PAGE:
Renoir, de Beauvoir, and the Artist of Kouroo

In 2012, there was a film made about the old age of Renoir. The film was lovely, but painful to watch, as Renoir coped with rheumatoid arthritis as he kept on painting, having to have assistants wrap his fingers around the brush to get him started. Possible for Renoir, perhaps, because he had the fame and fortune to get much support and respect, even though he was greatly debilitated. No nursing home for him. But still inspiring and lovely – pursing his project to the end.

In her La Vieillesse (interestingly, a French feminine noun meaning “old age,” but translated in the English version to The Coming of Age), de Beauvoir says that “there is only one solution if old age is not to be an absurd parody of our former life, and that is to go on pursuing ends that give our existence a meaning – devotion to individuals, to groups or to causes, social, political, intellectual or creative work. In spite of the moralists’ opinion to the contrary, in old age we should wish still to have passions strong enough to prevent us turning in upon ourselves.” Yes. But. She also says (and all of this is in her conclusion to the book) it is fairly inevitable that “illusions” will vanish and “one’s zeal for life pass away.” Therefore, we shouldn’t think too much but just continue in established “paths.” De Beauvoir does not think much of retirement.

De Beauvoir tells us the retired, “even if he keeps his health and clarity of mind…is nevertheless the victim of that terrible curse, boredom.” How afraid we are of being bored! What did Pascal say? “All men’s miseries derive from not being able to sit in a quiet room alone.” And what did Kafka say? “You do not need to leave your room. Remain sitting at your table and listen. Do not even listen, simply wait, be quiet, still and solitary. The world will freely offer itself to you to be unmasked, it has no choice, it will roll in ecstasy at your feet.” When on earth do we get a chance to sit alone and listen if not in old age, in retirement? Is it such a terrible curse? And what about people (like athletes) whose passions are dependent on a functioning body? My folks were devoted to tennis and desolate when they could not play.

There is more to it. De Beauvoir says that in old age we are overwhelmed by the past, as there is so much of it. She talks about the “hard apprenticeship” of childhood and the fact that “the unpleasant memories of this time that were repressed in adulthood [by ceaseless activity] revive in old age. The barriers that stood up well enough so long as the individual was active and subject to social pressure give way to the lonely idleness of old age.” Isn’t this a good thing (not the loneliness, perhaps, but the time to reflect)? Do we want to die with these barriers in place?   (This is a very good question, and my readers may have very different answers.)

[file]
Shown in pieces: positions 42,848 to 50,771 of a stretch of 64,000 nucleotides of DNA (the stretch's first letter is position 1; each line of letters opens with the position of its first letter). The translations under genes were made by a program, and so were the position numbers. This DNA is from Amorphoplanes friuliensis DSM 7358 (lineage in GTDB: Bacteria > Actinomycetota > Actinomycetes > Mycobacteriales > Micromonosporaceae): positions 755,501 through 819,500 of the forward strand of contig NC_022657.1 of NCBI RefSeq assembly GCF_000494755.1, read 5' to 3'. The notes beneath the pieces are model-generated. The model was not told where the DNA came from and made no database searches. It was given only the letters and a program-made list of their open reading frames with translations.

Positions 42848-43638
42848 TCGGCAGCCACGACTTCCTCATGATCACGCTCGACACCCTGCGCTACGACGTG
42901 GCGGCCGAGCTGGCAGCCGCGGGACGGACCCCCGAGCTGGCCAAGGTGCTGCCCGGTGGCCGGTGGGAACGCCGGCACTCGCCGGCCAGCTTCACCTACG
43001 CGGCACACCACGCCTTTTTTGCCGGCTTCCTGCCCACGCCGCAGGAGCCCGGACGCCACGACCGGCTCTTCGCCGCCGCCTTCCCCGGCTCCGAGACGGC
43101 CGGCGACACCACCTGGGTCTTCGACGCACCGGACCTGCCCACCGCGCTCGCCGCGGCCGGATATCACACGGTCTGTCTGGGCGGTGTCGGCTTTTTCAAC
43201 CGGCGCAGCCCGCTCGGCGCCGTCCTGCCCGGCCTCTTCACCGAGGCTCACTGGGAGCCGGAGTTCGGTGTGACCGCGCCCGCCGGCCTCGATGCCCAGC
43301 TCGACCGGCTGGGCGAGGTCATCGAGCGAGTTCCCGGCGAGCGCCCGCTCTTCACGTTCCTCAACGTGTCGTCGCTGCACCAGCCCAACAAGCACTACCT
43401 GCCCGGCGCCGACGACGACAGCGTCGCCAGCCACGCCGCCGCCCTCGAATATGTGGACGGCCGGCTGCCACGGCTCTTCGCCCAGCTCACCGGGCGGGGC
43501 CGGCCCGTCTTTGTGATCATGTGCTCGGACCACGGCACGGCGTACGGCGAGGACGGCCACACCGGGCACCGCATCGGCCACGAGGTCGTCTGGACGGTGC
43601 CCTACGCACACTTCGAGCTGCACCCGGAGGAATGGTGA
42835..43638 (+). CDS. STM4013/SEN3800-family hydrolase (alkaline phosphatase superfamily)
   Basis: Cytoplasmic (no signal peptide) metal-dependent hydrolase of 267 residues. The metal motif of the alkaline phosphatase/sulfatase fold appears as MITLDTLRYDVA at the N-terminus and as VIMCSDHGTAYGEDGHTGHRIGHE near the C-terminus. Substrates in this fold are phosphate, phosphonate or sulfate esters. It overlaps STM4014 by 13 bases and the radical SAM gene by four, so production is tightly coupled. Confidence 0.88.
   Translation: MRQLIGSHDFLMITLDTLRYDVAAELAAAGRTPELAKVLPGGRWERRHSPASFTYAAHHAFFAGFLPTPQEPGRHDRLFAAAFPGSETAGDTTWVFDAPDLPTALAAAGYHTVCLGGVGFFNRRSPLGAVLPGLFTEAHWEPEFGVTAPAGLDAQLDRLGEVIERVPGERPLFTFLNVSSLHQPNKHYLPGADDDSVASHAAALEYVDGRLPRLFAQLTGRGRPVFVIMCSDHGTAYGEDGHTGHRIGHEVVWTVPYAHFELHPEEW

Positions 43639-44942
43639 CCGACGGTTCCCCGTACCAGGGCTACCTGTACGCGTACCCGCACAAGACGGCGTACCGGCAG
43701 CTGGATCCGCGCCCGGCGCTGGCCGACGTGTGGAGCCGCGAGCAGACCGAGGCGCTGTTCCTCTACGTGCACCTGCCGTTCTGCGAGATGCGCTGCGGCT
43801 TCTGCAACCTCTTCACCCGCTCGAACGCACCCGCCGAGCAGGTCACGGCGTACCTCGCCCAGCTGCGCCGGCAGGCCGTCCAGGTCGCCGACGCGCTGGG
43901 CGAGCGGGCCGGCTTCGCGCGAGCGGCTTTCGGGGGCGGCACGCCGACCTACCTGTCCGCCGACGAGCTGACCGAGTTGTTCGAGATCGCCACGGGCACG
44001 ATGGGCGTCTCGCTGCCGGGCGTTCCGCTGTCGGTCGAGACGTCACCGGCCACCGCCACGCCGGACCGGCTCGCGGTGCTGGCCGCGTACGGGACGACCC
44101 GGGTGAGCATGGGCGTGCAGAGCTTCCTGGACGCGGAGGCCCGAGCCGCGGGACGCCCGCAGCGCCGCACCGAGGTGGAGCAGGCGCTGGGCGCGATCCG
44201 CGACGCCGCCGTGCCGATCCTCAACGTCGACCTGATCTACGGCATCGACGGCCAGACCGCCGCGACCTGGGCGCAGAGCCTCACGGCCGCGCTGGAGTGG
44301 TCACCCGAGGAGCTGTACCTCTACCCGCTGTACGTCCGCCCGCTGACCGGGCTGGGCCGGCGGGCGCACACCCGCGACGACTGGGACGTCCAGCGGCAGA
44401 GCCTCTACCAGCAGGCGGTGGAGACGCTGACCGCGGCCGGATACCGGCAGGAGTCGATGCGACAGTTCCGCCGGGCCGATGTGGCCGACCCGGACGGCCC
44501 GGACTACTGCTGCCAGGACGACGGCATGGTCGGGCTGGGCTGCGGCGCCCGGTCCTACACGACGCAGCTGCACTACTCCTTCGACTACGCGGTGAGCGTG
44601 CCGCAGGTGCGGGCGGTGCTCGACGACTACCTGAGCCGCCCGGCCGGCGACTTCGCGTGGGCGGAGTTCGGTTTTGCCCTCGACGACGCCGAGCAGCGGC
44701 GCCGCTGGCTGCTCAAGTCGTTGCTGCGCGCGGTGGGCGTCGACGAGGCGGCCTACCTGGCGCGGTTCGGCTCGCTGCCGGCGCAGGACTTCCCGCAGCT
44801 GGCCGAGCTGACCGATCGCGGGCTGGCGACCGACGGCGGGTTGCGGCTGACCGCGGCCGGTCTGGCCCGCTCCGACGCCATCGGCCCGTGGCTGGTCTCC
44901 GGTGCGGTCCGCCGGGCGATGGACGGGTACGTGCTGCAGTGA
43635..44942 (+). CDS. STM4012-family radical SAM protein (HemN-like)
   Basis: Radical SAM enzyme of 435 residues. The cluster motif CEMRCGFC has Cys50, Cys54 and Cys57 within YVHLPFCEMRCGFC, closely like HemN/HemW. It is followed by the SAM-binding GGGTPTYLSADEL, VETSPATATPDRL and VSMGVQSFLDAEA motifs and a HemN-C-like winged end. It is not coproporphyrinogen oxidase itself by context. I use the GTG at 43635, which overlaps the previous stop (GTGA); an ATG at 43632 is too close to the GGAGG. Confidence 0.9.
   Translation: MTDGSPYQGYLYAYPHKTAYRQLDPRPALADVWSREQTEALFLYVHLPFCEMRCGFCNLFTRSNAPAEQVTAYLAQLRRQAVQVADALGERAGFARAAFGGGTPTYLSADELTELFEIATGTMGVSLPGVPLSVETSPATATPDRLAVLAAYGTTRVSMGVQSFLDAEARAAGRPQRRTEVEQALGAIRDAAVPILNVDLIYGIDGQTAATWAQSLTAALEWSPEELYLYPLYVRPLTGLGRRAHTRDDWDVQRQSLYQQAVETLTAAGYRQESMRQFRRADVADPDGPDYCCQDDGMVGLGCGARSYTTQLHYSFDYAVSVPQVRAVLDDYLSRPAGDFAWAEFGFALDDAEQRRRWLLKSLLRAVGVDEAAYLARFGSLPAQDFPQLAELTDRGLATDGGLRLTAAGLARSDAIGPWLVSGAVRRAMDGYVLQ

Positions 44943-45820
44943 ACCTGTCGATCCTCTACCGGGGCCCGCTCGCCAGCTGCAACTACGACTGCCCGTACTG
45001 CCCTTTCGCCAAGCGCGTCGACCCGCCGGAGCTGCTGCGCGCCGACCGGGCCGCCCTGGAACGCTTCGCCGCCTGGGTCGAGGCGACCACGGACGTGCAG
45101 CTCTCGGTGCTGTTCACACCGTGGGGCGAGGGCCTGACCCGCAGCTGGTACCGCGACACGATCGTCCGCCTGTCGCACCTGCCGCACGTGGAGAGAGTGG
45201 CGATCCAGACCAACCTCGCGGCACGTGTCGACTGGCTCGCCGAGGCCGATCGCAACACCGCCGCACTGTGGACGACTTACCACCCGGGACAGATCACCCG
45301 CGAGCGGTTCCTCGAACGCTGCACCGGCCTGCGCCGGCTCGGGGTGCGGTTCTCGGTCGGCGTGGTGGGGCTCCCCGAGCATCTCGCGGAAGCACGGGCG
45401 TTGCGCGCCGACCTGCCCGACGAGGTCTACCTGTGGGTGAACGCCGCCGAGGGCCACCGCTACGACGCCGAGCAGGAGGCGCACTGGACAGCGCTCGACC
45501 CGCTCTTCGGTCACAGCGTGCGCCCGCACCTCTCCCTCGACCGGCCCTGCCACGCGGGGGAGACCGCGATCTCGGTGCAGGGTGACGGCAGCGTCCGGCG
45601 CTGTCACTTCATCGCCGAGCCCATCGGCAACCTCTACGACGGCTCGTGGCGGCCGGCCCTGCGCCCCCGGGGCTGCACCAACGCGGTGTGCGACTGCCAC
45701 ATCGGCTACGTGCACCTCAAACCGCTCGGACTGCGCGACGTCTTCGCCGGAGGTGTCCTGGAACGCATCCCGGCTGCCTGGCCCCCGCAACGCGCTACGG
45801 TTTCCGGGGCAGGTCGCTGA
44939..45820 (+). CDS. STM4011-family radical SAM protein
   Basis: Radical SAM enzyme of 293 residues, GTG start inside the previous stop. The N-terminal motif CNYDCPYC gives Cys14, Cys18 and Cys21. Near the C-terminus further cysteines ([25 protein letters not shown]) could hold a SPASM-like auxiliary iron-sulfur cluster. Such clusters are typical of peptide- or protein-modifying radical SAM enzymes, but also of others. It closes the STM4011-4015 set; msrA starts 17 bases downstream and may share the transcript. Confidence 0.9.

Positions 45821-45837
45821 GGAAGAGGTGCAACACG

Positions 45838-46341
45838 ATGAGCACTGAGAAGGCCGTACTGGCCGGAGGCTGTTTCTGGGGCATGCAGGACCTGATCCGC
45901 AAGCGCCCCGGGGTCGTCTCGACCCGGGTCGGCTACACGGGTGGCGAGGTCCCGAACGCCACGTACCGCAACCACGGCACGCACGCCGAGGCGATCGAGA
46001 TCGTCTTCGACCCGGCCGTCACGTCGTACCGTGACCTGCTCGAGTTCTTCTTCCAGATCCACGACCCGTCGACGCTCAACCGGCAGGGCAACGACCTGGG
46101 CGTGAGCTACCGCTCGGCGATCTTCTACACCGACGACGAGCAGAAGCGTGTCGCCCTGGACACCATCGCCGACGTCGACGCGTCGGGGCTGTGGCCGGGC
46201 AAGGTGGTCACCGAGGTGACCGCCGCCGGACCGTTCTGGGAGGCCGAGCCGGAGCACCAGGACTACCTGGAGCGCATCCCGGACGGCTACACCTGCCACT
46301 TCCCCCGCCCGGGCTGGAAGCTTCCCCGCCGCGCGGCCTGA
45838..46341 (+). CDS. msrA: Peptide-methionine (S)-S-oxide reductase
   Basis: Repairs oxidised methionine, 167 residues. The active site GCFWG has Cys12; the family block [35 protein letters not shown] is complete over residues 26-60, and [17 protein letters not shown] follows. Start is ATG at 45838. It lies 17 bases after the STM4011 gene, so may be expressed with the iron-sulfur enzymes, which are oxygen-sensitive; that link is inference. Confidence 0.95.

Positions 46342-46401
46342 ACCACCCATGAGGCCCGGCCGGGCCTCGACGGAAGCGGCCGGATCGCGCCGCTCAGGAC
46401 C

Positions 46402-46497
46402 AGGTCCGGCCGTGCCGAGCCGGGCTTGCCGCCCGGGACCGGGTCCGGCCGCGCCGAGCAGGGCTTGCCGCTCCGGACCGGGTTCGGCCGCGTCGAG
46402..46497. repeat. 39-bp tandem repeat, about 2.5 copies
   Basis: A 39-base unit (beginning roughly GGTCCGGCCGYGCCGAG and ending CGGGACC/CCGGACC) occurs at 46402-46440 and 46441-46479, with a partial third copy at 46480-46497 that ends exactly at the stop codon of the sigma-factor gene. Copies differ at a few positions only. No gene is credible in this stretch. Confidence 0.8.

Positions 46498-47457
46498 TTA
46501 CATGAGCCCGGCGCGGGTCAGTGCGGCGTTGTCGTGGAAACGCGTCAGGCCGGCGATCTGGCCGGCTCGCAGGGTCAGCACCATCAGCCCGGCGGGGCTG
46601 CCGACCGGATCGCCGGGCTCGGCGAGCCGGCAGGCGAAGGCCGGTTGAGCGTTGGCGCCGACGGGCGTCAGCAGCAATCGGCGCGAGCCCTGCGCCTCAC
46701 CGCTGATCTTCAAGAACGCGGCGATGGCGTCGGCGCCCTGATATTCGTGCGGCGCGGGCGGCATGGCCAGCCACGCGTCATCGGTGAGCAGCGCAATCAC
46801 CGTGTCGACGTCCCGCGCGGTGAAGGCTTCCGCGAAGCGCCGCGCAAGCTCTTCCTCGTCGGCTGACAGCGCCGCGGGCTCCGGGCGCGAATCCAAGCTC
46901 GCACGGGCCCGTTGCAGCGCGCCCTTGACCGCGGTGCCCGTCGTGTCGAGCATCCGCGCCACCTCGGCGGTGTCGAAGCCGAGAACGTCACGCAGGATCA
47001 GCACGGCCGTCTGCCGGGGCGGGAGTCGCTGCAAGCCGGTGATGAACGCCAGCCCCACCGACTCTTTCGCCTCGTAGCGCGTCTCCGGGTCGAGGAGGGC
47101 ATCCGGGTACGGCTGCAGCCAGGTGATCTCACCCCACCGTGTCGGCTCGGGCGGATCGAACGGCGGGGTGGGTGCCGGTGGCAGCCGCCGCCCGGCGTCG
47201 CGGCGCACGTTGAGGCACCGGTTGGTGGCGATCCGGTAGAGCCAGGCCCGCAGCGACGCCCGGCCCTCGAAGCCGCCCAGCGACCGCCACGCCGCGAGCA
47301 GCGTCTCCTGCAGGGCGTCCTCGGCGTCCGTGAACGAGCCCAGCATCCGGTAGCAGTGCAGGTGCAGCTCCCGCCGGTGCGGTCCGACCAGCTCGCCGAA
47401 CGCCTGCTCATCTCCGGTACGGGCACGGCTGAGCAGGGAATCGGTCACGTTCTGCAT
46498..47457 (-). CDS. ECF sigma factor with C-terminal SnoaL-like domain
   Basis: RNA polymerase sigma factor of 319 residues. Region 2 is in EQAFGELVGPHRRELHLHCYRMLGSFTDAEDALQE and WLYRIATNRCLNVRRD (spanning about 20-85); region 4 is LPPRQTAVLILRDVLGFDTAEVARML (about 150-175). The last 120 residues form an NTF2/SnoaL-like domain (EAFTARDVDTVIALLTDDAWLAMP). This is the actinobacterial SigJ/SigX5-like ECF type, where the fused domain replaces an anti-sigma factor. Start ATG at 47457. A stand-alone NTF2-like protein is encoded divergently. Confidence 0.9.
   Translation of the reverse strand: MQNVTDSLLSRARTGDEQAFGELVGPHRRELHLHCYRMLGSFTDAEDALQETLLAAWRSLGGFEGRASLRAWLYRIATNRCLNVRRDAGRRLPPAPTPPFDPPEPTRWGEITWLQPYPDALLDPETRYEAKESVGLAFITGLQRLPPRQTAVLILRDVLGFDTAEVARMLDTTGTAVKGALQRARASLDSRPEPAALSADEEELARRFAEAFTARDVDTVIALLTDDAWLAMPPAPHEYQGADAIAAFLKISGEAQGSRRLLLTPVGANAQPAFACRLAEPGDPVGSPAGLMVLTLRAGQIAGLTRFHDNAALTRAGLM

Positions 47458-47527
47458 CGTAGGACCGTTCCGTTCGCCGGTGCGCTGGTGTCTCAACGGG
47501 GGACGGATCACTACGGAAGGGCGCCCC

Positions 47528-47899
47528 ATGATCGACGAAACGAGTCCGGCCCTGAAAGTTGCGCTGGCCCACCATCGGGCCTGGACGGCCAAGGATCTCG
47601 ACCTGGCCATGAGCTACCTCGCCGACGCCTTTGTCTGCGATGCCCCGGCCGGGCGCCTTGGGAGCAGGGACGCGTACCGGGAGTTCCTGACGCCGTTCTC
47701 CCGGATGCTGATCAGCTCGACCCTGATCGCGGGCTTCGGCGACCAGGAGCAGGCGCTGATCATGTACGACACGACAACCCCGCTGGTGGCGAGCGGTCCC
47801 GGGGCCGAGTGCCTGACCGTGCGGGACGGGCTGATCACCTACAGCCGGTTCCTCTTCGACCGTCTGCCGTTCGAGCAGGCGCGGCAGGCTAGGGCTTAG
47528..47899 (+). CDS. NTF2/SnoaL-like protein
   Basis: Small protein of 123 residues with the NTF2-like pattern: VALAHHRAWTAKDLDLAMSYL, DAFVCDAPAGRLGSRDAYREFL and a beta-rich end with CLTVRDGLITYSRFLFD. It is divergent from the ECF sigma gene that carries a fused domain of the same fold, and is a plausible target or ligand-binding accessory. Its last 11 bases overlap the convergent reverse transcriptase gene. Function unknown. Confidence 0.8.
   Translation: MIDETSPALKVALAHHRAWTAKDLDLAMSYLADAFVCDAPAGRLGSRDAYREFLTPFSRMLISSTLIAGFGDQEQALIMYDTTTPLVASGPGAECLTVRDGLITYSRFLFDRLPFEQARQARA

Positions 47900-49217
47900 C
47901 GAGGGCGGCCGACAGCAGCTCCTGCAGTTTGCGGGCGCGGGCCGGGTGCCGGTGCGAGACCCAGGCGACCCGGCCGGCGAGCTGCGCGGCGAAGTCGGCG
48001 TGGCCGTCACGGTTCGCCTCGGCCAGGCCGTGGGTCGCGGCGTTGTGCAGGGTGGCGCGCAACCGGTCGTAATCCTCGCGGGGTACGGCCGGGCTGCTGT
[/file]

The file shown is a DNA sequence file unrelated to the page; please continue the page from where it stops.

This is one of those divergent problems (see Schumacher’s Guide for the Perplexed for a good definition of divergent and convergent problems) – for which there are only contingent answers. Surely we should pursue projects that engage us, challenge us. And this makes me think of Thoreau and his Artist of Kouroo. I don’t know if HDT heard this fable somewhere or made it up, but in Walden, he gives us an artist “who was disposed to strive after perfection. One day it came into his mind to make a staff. Having considered that in an imperfect work time is an ingredient, but into a perfect work time does not enter, he said to himself, It shall be perfect in all respects, though I should do nothing else in my life.” The artist works and works, through endless eons of time, until he had a pure and faultless creation and “he saw by the heap of shavings still fresh at his feet, that, for him and his work, the former lapse of time had been an illusion.” In true creative engagement, time falls away. “His singleness of purpose and resolution, and his elevated piety, endowed him, without his knowledge, with perennial youth.” Perennial youth. But, when one puts the brush or the pen or the carving knife down, doesn’t one still have to deal with the aging body? May we always have projects ahead of us, but may we also be prepared to just sit – when we want to and when we have no choice.

This week’s story (“Every Winged Bird According to Its Kind”) is a part of my Metamorphoses series and concerns an old woman who has found a modest project, an object of engagement, in her old age.


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